What happened to Jason Landry? Former FBI agent offers alternate theory as Texas attorney general agrees to reopen case

Former FBI agent offers alternate theory as Texas Attorney General agrees to reopen case

TEXAS – An army of people have covered more than 50 square miles on the ground hundreds more have been covered in the air, and a pond has been drained, but still no sign of missing Texas State University student Jason Landry.

Landry disappeared while on his way back to Missouri City during a break on Dec. 13, 2020.

His car, a Nissan Altima, was found wrecked, locked, and abandoned in the middle of the night on a desolate road near Luling, with no sign of him.

“There is no evidence of a crime,” Caldwell County Sheriff’s Office Captain Jeff Ferry said during a recent interview with KPRC 2 Investigates.

It’s because of that that the sheriff’s office does not plan to process the other DNA evidence obtained from Landry’s car.

Ferry believes that Landry, under the influence, took a wrong turn, crashed the car, exited, stripped off his clothes, and wandered off in the near-freezing temperature, died, and was devoured by wild hogs.

“I don’t think the hogs are what killed him, but hogs are opportunistic. If a hog encounters a meal, especially in December, I don’t think he’s going to pass that up,” said Ferry.

“Maybe it just makes you feel better to blame it all on Jason,” said Jason’s father, Pastor Kent Landry, in a recent interview.

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Kent is not alone in his belief that the case has been “under-investigated.”

A former FBI agent based in San Antonio by the name of Abel Peña, who founded Project Absentis, also believes the same thing.

Peña and his team of private investigators are working on the Landry case Pro-Bono.

“If you go down that road in believing that nothing happened to Jason Landry, then you’re not going down that road of talking to people,” Peña said.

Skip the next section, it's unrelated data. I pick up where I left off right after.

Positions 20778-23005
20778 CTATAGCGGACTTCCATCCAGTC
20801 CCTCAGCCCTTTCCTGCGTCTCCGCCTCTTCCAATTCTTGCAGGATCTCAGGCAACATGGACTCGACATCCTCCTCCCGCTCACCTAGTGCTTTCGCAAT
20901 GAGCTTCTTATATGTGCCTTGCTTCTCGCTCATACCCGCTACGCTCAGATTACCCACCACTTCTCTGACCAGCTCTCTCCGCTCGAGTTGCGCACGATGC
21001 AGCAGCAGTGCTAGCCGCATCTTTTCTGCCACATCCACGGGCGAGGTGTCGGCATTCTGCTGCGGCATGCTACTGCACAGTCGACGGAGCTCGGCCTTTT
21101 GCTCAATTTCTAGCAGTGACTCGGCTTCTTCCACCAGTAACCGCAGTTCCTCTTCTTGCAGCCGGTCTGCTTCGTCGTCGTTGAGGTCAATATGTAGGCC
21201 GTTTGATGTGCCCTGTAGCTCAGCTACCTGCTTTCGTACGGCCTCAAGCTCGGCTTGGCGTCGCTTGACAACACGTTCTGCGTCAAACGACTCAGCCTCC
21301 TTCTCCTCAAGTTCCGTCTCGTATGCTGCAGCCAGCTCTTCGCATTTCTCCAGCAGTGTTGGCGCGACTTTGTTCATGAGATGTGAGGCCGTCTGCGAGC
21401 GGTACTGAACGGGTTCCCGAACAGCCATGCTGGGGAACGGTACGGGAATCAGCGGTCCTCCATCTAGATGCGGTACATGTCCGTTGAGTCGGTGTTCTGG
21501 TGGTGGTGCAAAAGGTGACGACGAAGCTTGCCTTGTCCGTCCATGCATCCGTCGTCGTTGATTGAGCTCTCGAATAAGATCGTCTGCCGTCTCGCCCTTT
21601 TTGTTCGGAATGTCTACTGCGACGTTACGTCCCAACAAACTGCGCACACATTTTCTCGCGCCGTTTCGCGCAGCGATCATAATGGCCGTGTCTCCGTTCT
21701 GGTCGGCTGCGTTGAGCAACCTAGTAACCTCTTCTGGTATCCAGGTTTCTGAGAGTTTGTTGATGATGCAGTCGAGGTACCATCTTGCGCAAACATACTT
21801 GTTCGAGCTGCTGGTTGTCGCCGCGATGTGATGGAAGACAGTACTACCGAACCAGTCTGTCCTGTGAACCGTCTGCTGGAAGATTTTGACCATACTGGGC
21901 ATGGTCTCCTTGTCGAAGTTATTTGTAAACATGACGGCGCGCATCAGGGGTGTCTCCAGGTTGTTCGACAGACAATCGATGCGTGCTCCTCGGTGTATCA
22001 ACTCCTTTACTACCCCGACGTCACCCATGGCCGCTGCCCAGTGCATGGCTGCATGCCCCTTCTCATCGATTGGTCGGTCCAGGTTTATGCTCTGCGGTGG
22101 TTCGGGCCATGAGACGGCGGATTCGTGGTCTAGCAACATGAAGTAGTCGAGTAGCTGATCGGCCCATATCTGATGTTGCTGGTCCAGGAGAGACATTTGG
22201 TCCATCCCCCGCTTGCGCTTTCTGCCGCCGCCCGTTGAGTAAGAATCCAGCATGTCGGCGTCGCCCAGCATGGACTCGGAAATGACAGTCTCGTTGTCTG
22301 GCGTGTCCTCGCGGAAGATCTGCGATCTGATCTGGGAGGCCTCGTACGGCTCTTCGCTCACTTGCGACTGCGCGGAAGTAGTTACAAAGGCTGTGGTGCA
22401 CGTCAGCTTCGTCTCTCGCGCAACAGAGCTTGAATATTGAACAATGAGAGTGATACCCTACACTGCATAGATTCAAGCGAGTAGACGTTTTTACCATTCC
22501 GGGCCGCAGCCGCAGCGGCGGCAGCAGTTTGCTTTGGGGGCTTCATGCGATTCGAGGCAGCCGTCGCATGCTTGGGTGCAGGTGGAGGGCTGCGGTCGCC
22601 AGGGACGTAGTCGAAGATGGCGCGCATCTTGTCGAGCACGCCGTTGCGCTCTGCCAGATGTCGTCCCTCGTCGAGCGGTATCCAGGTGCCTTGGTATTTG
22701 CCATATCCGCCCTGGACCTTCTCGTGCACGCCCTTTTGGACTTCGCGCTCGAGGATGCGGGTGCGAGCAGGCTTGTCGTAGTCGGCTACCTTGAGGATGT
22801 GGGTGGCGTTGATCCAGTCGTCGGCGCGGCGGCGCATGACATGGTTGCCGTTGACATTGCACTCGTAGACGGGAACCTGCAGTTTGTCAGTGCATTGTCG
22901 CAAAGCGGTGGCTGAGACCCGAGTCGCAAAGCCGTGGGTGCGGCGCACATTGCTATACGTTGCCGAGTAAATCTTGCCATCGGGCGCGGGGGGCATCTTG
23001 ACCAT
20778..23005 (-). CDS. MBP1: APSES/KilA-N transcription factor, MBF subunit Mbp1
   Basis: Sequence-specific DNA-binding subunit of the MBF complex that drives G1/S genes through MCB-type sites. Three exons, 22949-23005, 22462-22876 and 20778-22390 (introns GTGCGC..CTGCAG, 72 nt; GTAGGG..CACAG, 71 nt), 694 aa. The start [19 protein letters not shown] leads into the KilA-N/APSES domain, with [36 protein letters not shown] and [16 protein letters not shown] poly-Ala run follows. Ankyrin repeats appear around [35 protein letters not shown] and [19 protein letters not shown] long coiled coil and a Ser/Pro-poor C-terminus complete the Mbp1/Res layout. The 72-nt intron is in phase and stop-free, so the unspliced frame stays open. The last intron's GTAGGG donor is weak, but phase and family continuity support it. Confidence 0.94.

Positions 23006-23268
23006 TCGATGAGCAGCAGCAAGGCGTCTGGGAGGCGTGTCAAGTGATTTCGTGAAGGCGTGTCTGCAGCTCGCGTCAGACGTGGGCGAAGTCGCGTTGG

Peña has forwarded a list of 10 people to the Caldwell County District Attorney. These are people he believes may have knowledge or provide clues into what happened to Jason.

Ferry maintains there is strong evidence that Landry did not stop his car in Caldwell County until the car crashed. That evidence is the basis on his theory that since Jason did not stop, he did not come into contact with anyone who could have killed him.

Peña, who does not have the same level of access to evidence as Ferry in the case, disputes the contention that it is impossible that Landry came into contact with anyone, and it may have happened at the Luling intersection, where he failed to turn right to proceed to I-10.

Landry had traveled the route correctly twice before.

“We strongly believe that something happened at that intersection that caused him to go down that road that night, or perhaps, he was not driving that car that night and someone else may have been driving that car,” Peña said.

Peña’s theories about what happened, which he admits are not concrete, may soon get a second look.

The Texas Attorney General’s Cold Case Unit has agreed to take another look at Landry’s disappearance.

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